Transferred from Comments to main posting. SIG
I have long been sceptical of UKIP’s commitment to a referendum. Suppose the Conservative Party scrapes its way back into office in 2015, gives us a referendum in 2017, and the British people vote to leave. What then? We will be outside of the European Union, but that won’t mean much if we have the same parasitical class of authoritarian social-democrats ruling over us. We will still have the Human Rights Act, the Equality Act, the Communications Act and a vast range of other laws codifying political correctness as state ideology. The Proposed New Independent School Standards came from our own ruling class, not from the marauders of Brussels and Strasbourg. People like Michael Gove and David Cameron are the ones who support the ideological encroachment of the state into private education, and their efforts would persist regardless of our formal relationship with the European Union. There are other EU countries which have no such problem and are not being forced by Brussels to clamp down on true independent schooling.
If the Scottish end up voting for independence and being denied quick accession into the European Union, it will be an interesting case study. Will the severance of ties with the EU (even if only on a transitional basis) transform the SNP and Labour from a group of politically correct pansies into defenders of true civil liberty? I think not. One impetus behind the Scottish independence movement is a heavy resentment towards the Conservative Party because of its perceived desire to cut down the welfare state; this is similar to the anti-Troika rhetoric of the popular socialist movements in Spain, Greece and Portugal, who are raging against “austerity” and all cuts to public spending. The SNP itself views the authoritarian “Nordic model” as an aspirational ideal, which hardly bodes well for Scotland’s prospects if it leaves the United Kingdom. Norway is a good example of a European country which exists outside of the EU, but nonetheless has a stifling officialdom with deep layers of red tape, sky-high tax rates, and a judiciary which is all too happy to imprison people (“Islamists”, “racists” and so forth) for thoughtcrimes.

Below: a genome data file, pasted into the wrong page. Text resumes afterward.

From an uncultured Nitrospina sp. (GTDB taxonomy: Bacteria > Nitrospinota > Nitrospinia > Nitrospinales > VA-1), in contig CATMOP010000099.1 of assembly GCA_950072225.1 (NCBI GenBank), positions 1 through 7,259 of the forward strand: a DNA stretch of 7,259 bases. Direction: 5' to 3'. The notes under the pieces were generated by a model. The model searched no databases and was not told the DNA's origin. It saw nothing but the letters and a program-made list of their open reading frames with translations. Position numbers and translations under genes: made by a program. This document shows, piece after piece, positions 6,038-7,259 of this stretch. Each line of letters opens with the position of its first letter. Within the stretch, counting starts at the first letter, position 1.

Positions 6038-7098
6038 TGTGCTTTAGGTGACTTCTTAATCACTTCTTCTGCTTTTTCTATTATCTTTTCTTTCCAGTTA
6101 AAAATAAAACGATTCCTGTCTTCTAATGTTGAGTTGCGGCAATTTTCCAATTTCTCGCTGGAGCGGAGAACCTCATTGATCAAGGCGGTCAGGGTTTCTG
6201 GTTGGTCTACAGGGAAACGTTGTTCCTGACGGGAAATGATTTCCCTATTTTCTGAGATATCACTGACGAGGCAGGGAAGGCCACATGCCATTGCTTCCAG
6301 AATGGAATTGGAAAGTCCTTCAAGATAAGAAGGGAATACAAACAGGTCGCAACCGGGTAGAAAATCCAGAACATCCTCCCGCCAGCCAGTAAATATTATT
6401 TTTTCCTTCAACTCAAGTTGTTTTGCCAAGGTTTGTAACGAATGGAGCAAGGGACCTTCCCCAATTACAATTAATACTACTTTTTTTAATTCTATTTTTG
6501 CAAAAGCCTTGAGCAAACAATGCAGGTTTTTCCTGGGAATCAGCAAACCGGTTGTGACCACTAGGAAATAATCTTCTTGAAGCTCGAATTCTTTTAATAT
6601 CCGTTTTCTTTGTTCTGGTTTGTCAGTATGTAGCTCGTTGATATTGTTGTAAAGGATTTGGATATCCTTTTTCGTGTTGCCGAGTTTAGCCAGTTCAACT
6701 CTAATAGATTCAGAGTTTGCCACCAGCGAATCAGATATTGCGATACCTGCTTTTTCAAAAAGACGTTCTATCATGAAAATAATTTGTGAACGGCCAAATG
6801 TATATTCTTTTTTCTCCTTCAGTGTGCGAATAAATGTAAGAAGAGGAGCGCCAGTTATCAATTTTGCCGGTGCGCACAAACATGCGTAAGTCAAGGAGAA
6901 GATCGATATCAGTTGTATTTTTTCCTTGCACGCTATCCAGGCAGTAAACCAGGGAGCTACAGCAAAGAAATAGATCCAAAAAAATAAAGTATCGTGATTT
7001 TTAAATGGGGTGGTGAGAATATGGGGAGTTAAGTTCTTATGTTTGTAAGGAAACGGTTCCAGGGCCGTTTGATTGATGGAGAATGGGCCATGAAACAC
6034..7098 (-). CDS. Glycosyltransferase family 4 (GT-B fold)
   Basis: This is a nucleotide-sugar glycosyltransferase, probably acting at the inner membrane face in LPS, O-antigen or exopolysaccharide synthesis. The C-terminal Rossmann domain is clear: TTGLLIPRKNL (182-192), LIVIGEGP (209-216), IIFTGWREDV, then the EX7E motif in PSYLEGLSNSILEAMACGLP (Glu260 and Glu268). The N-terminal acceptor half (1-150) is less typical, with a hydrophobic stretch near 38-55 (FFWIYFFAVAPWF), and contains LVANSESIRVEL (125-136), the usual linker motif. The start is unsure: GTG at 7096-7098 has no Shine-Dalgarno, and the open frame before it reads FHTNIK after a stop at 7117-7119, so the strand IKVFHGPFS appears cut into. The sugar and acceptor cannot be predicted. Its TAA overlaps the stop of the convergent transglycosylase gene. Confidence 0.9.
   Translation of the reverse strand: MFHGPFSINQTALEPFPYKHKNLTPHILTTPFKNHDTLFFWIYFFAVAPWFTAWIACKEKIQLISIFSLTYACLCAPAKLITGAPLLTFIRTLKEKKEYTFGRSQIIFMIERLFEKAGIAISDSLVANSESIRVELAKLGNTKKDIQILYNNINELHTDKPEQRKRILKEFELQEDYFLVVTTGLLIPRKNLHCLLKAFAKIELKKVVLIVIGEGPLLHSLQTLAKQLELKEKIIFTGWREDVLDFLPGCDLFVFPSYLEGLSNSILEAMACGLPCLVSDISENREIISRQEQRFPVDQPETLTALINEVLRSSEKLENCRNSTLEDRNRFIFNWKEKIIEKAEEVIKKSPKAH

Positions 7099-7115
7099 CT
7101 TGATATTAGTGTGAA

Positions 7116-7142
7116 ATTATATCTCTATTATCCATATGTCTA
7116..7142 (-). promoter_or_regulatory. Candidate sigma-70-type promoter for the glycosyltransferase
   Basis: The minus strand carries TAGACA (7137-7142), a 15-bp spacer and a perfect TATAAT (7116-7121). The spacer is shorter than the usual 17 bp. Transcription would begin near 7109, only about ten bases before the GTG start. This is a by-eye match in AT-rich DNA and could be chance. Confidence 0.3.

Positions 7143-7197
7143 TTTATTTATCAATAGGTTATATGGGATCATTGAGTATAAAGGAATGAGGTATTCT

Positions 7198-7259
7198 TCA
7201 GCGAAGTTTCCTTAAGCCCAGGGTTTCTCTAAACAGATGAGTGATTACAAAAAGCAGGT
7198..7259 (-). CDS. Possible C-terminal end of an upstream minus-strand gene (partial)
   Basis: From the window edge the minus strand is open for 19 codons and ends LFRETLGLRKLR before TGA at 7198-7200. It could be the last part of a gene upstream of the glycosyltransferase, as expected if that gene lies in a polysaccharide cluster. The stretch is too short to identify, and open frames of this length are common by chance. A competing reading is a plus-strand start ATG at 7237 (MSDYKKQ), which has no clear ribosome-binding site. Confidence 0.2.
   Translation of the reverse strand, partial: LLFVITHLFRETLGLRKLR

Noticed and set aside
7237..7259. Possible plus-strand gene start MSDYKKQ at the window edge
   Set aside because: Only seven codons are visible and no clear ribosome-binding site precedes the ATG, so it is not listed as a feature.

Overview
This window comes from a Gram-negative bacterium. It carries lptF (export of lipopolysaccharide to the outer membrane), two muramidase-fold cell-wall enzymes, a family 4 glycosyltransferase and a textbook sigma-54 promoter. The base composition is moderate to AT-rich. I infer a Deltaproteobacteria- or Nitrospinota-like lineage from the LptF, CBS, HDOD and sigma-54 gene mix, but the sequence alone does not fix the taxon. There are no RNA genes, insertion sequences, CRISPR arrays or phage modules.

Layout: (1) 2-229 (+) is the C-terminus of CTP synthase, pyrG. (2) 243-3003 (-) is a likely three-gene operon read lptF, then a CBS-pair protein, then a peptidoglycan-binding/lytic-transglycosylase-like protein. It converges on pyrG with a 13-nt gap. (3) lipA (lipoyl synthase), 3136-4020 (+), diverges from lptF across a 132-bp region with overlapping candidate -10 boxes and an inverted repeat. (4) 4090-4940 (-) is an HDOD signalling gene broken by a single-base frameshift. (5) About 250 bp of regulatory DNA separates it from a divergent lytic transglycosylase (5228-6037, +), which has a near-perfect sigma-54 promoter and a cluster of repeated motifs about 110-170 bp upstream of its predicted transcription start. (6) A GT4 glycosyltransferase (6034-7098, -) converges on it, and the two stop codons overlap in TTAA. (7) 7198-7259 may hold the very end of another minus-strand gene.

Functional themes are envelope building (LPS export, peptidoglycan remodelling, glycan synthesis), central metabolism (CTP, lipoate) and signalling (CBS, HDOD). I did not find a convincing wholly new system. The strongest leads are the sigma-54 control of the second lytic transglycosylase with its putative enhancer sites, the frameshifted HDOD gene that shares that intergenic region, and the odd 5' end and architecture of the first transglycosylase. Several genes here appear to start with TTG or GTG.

All of that said, I am no friend of the European Union, nor am I here as its apologist. It is a malicious institution, but it is not the only cause of our woes. I would be happy to leave today, because doing so would deprive our ruling class of its whipping boy and force them to be held accountable for constitutional atrocities like the Human Rights Act. It would also, as mentioned in other comments, remove one layer of government.
By the way, Spiked published an interesting piece earlier this week which touches on the same issue:
“Framing the discussion on human-rights laws simply in terms of Euroscepticism will only avoid or confuse the debate. What happens in the Strasbourg court is far less important that what is happening in courts north of the English Channel.”